One of the challenging paradoxes during the past several decades is that American teenagers have consistently performed below average on international tests in math and sciences, and not especially well on reading tests, yet the American economy is more productive than any other.One reason he gives is that the education system in the United States builds up and gets harder as you move up each level, culminating with university, while in some other countries, elementary and secondary school is harder and college is seen as a "break" or a reward for doing all of the work in the first place. I can attest to this phenomenon from observing schools and talking to students in Japan. Another interesting reason he gives that I can relate to as a teacher is that:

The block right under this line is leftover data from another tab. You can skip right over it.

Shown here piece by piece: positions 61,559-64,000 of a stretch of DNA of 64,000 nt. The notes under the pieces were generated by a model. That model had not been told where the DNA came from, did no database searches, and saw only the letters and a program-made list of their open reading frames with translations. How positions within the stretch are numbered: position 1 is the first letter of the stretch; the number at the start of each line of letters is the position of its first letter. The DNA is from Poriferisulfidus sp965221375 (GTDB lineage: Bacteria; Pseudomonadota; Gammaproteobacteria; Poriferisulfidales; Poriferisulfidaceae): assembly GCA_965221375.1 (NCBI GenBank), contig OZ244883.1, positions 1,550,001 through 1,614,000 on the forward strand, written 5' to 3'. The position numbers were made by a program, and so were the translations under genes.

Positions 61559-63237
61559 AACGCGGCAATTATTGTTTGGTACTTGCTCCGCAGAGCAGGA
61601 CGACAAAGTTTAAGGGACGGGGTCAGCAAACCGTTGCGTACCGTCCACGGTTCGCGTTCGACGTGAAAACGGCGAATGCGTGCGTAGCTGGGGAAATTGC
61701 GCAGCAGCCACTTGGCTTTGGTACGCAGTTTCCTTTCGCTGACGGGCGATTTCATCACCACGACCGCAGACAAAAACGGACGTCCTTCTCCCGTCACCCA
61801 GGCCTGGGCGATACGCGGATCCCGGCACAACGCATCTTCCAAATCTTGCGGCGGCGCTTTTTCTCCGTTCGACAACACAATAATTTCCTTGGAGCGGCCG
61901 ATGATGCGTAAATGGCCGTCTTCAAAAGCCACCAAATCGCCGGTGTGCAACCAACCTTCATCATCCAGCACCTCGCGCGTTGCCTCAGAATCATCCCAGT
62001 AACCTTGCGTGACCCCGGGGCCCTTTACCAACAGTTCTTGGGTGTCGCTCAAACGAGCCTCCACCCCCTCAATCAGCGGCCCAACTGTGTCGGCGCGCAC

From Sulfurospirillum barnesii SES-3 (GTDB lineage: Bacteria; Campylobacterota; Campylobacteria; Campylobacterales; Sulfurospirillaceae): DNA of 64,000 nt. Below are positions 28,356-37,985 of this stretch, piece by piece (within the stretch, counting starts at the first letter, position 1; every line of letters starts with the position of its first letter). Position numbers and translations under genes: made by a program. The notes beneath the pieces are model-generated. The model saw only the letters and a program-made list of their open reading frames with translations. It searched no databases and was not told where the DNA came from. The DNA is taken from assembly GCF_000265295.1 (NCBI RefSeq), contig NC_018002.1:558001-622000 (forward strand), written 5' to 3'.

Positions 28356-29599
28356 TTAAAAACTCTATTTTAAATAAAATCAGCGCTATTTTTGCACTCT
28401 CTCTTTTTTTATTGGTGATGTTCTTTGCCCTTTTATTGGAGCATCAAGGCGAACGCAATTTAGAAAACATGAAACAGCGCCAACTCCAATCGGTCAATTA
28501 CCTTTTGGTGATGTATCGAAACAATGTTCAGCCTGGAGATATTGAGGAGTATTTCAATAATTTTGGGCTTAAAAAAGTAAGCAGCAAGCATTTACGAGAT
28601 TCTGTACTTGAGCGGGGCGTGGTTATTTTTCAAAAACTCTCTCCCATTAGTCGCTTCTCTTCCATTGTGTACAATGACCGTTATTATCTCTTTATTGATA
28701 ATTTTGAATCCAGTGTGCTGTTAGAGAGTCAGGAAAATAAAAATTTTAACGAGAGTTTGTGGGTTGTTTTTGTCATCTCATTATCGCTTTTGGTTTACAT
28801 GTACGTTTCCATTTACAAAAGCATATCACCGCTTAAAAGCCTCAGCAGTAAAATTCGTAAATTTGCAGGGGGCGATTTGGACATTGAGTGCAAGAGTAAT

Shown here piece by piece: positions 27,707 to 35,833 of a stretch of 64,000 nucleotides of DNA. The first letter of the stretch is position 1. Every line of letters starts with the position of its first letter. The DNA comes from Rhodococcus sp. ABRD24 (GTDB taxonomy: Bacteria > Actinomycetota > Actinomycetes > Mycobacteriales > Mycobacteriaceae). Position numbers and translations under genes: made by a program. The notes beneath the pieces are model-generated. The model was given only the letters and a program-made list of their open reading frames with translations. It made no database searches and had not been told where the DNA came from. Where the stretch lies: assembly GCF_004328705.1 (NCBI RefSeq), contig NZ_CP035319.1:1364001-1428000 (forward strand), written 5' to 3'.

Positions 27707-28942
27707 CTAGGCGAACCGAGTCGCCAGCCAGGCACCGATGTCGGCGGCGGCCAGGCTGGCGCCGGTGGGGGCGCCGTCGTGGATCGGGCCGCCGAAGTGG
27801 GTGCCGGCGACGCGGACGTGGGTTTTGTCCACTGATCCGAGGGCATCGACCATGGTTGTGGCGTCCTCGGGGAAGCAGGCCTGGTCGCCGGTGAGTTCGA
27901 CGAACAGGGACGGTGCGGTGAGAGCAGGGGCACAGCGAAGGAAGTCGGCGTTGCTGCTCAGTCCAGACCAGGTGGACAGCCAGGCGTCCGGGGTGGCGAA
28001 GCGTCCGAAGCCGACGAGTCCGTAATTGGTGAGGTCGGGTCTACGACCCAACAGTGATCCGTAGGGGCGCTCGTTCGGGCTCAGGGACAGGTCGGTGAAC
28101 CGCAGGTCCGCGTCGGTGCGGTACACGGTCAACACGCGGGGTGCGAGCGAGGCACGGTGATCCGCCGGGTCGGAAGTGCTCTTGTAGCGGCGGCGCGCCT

American schools are less oriented toward rote teaching than are schools in many other countries, and they are more oriented toward giving students practice in thinking through issues and expressing themselves in discussions.Economist Arnold Kling boils the argument down to two propositions:
Which explanation do you find most convincing? Any other explanations that may be useful?
(1) International tests fail to measure the superior aspects of the U.S. education system.
(2) Education is not such an important factor in comparative economic performance.
I lean toward (2). It's better to have strong entrepreneurialism and mediocre education than the other way around.